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Look past falling timber; focus on the positive

The cottonwood tree cut down at Syringa Hospital last week was filled with rotting debris in the center, as seen here.

Contributed photo / Bill Spencer
The cottonwood tree cut down at Syringa Hospital last week was filled with rotting debris in the center, as seen here.

We’ve all heard that change is good. At least we can agree it’s inevitable, right?

Last week’s cutting down of two trees at Syringa Hospital to make way for a new entrance was hard for some to take. Facebook pictures and comments were rampant. While most people were sad to see the trees – one maple and one cottonwood — go, others were downright angry with the hospital for making the decision to remove the trees. Still others were shocked.

You have every right to be sad over the loss of trees. As far as angry – well, it doesn’t really make much sense when you look at the facts and the intentions. And shocked? Well, the Free Press has reported on the tree removal a number of times, so there’s not going to be much sympathy from this end.

The truth is, a cottonwood tree probably should have never been planted in close proximity to a hospital (some would argue they should never be planted anywhere). Cottonwood trees have high pollination rates and we have all seen and breathed the fluff flying around from the tree. Moreover, the cottonwood tree was rotting and diseased. No, this is not a cover-up statement made up to make patrons not question the removal of the trees. Safety issues have been in question for some time.

When the inside of the cottonwood tree was cut, it was hollowed with crumbling debris and weakening with cracks, as well. These are facts.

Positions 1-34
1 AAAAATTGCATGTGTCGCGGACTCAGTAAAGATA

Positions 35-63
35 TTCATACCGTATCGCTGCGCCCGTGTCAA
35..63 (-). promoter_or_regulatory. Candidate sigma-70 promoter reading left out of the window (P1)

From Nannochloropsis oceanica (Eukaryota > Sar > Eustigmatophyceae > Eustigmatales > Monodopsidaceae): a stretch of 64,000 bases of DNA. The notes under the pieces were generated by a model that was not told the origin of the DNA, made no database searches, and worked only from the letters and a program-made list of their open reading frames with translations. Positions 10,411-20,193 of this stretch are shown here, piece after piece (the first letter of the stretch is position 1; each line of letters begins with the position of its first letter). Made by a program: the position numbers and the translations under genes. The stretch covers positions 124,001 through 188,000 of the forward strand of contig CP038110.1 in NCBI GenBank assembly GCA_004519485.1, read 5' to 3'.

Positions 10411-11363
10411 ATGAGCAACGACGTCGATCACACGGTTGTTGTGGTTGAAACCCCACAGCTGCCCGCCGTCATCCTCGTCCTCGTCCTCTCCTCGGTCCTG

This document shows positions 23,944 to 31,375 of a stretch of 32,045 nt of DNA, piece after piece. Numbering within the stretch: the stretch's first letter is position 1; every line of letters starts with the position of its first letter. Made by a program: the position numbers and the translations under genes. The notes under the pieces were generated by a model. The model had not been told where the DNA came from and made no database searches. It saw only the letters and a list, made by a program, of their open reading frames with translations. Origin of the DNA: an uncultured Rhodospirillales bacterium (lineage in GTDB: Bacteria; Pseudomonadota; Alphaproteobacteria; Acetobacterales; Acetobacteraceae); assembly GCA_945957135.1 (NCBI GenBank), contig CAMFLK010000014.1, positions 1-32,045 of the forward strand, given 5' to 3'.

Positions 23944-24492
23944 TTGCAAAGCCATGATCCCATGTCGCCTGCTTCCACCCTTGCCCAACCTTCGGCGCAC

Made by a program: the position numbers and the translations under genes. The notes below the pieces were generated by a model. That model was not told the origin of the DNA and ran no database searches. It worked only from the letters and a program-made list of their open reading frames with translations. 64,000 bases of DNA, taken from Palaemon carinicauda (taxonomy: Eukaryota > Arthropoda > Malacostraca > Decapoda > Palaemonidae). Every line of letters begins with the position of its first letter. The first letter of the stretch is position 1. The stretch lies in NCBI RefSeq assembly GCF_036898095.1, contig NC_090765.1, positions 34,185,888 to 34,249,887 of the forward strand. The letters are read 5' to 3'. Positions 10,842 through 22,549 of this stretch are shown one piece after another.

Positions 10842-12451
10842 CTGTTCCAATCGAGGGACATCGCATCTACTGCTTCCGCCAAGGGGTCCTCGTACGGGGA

Several years back a group of trees were removed from Lions Park. No one seemed to blink an eye. Maybe those trees weren’t as visible or perhaps there was a good reason circulating for their removal.

The hospital’s renovation plans have been met with many questions from the community. Rightly so. The hospital’s taxing district and the people it serves should have a say in how their care facility operates.

And yet, in the grand scheme of things, we all need to remember something: It’s two trees. Trees that will make way for a visually attractive, convenient and, more importantly, safe entrance for the public.

Change forces us out of our comfort zones. It allows us to move forward and not remain stagnant, becoming flexible and adapting along the way. Change forces growth and allows for new opportunities.

Consider the upcoming renovation of Syringa Hospital an adventure that will permit the hospital to remain competitive and attract not only new patients but also doctors and specialists.

Cornell graduate Kenneth H. Blanchard said, “Everyone knows that not all change is good or even necessary. But in a world that is constantly changing, it is to our advantage to learn how to adapt and enjoy something better.”

In the upcoming years we’re going to see some changes with which we may not agree. It’s up to each of us to focus on the positive and move forward. Straight ahead.


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